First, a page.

Unquestionably [Plaintiff's] excess weight is aggravating her back complaints. I would expect improvement with weight loss and ongoing physical therapy.

At the present time [Plaintiff] would have difficulty bending and working in a bent over position. She could probably be on her feet moving around for 60 to 90 minutes at a time and for 4 or 5 hours out of 8 hours. She could probably sit for 11/2 to 2 hours at a time and for 5 or 6 hours out of 8 hours. Hand and arm function was intact. (AR 190.)

On March 15, 2004, Plaintiff reported to Dr. Evans that her pain medication was effective and requested a lower dose. (AR 253.)

On April 19, 2004, a state agency medical consultant, Carmen Lopez, M.D., assessed Plaintiff's physical residual functional capacity ("RFC"). (AR 203-210.) Dr. Lopez opined that Plaintiff could (1) occasionally lift and/or carry up to 20 pounds and frequently up to 10 pounds; (2) stand and/or walk for a total of about six hours in an eight-hour workday; (3) sit for about six hours in an eight-hour workday; and (4) perform unlimited pushing and/or pulling with the upper and lower extremities. (AR 204.) Plaintiff had no postural, manipulative, visual, communicative, or environmental limitations. (AR 205-07.)

On August 21, 2004, Dr. Evans noted that, although Plaintiff had not been driving a commercial vehicle since her back injury, she drove a private vehicle without difficulty. (AR 242.) On November 29, 2005, Dr. Evans completed an RFC questionnaire, noting that he had seen Plaintiff every eight to twelve weeks since 2002. (AR 324.) Dr. Evans opined as follows:

* Plaintiff's pain, fatigue, or other symptoms were severe enough to "constantly" interfere with attention and concentration needed to perform even simple work tasks. (AR 325.)

* Plaintiff could maintain attention and concentration for fifteen minutes at a time. (AR 325.)

* Plaintiff could only walk one city block without rest or severe pain. (AR 326.)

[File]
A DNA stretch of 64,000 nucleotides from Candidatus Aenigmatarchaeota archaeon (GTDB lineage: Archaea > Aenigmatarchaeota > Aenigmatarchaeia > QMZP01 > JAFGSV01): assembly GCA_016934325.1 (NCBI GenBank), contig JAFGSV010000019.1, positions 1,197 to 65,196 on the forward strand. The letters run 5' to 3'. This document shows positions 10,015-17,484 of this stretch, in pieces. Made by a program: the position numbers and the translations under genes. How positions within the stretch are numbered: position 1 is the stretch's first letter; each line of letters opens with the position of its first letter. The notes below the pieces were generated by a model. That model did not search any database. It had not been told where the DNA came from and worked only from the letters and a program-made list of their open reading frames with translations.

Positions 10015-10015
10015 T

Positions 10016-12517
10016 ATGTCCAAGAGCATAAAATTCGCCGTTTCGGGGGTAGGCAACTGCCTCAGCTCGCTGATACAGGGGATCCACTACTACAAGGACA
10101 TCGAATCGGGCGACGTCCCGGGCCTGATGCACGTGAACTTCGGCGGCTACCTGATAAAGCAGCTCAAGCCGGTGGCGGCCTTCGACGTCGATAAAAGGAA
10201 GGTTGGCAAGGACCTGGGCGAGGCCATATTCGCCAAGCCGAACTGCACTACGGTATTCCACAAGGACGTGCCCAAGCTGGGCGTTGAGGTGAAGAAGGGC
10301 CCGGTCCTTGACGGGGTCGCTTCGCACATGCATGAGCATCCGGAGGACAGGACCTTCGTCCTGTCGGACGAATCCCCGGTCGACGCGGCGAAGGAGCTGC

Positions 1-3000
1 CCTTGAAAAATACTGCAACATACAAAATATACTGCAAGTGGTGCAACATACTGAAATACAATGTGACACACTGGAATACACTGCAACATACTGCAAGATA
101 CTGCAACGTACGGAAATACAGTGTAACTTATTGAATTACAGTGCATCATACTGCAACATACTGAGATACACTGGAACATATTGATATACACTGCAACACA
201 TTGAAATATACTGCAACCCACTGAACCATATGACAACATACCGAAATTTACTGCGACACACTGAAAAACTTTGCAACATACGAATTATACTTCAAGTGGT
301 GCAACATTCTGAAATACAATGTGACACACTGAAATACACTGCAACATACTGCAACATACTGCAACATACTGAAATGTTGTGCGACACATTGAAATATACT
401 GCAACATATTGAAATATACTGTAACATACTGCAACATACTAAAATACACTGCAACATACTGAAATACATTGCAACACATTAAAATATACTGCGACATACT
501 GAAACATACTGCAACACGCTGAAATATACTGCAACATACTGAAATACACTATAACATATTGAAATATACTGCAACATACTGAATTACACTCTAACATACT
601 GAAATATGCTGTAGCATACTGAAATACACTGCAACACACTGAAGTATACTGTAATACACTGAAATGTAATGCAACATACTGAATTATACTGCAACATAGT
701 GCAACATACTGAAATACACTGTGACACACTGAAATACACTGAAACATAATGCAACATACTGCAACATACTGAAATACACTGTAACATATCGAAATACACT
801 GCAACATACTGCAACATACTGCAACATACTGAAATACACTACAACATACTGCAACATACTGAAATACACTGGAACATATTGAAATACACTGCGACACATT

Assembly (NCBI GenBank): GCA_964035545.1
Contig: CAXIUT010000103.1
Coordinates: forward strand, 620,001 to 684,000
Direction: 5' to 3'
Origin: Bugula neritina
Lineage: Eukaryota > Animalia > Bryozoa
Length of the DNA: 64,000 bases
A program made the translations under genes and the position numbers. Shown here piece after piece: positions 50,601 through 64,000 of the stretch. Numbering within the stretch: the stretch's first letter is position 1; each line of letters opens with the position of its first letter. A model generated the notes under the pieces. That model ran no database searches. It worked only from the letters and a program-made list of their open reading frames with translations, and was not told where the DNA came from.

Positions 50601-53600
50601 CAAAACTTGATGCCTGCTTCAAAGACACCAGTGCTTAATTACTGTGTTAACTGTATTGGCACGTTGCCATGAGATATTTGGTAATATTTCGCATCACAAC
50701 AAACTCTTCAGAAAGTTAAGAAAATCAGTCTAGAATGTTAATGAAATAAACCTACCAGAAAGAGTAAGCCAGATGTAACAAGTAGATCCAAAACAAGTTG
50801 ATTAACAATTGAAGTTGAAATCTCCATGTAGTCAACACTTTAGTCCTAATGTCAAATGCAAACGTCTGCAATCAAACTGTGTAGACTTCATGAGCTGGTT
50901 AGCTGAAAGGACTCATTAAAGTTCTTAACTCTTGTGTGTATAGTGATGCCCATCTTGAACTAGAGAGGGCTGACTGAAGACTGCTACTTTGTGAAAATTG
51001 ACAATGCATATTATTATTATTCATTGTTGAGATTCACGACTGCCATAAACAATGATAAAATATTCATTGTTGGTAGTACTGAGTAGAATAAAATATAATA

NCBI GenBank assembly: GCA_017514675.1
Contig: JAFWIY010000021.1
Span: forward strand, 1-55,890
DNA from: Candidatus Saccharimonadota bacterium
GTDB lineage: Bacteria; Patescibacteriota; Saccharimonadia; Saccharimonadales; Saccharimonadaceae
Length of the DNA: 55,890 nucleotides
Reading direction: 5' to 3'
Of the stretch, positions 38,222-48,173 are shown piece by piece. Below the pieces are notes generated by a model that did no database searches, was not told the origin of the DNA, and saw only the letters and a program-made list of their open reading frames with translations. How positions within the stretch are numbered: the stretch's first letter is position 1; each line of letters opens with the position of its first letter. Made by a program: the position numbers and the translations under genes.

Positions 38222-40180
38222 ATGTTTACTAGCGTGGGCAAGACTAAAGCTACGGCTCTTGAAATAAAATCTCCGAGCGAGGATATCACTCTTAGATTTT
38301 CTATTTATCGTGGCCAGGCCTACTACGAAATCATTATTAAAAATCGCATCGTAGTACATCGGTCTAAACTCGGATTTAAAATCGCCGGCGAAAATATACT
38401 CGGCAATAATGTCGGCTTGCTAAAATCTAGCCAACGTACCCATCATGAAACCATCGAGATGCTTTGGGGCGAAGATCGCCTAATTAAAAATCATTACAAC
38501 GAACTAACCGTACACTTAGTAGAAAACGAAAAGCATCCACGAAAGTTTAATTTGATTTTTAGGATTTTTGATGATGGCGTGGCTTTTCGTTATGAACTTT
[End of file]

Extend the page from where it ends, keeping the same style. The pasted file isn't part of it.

* Plaintiff could sit for 20 minutes before needing to get up. (AR 326.)

* Plaintiff could stand for ten minutes before needing to sit down or walk around. (AR 326.)

* Plaintiff would need to lie down for 30 to 45 minutes every two hours. (AR 326.)

* Plaintiff would require a job allowing her to shift positions at will from sitting, standing, or walking. (AR 327.)

* Plaintiff would need to take unscheduled breaks every one to two hours for 15 to 30 minutes at a time during an eight-hour working day. (AR 327.)

* If Plaintiff sat for a prolonged period of time, she would need to elevate her legs. If Plaintiff had a sedentary job, she would need to elevate her leg more than half the time during an eight-hour working day. (AR 327.)

* Plaintiff would require the use of a cane or other assistive device while standing or walking. (AR 327.)

* Plaintiff could lift and carry occasionally less than ten pounds. (AR 327.)

* Plaintiff could never look down, turn her left or right, look up, or hold her head in a static position. (AR 327.)

* Plaintiff could never twist, stoop, nor climb ladders or stairs. (AR 327.)

* Plaintiff could only reach overhead for 75% of the time during an eight-hour working day. (AR 328.)

* Plaintiff was likely to be absent from work more than four days per month as a result of her impairments. (AR 328.)

On August 5, 2004, another state agency medical consultant, Durell D. Sharbaugh, M.D., assessed Plaintiff's physical RFC. (AR 193-200.) Dr. Sharbaugh opined that Plaintiff could (1) occasionally lift and/or carry up to 20 pounds and frequently up to 10 pounds; (2) stand and/or walk for a total of about six hours in an eight-hour workday; and (3) sit for about six hours in an eight-hour workday. (AR 194.) Plaintiff could frequently climb, balance, and crawl, and occasionally stoop, kneel, and crouch. (AR 195.) Plaintiff had no manipulative, visual, communicative, or environmental limitations. (AR 196-97.)

On October 16, 2004, Plaintiff visited Dr. Evans for a checkup for renal insufficiency and chronic back pain. (AR 233-34.) On February 4, 2005, Dr. Evans noted that Plaintiff continued to do fairly well when she took her pain medication and her renal function was stable. (AR 319.)

The Commissioner denied Plaintiff's application initially and again on reconsideration; consequently, Plaintiff requested a hearing before an Administrative Law Judge ("ALJ"). (AR 56- 67.) On January 25, 2006, ALJ Bert C. Hoffman, Jr., held a hearing and issued a decision on May 16, 2006, finding Plaintiff not disabled. (AR 44-52, 425-61.)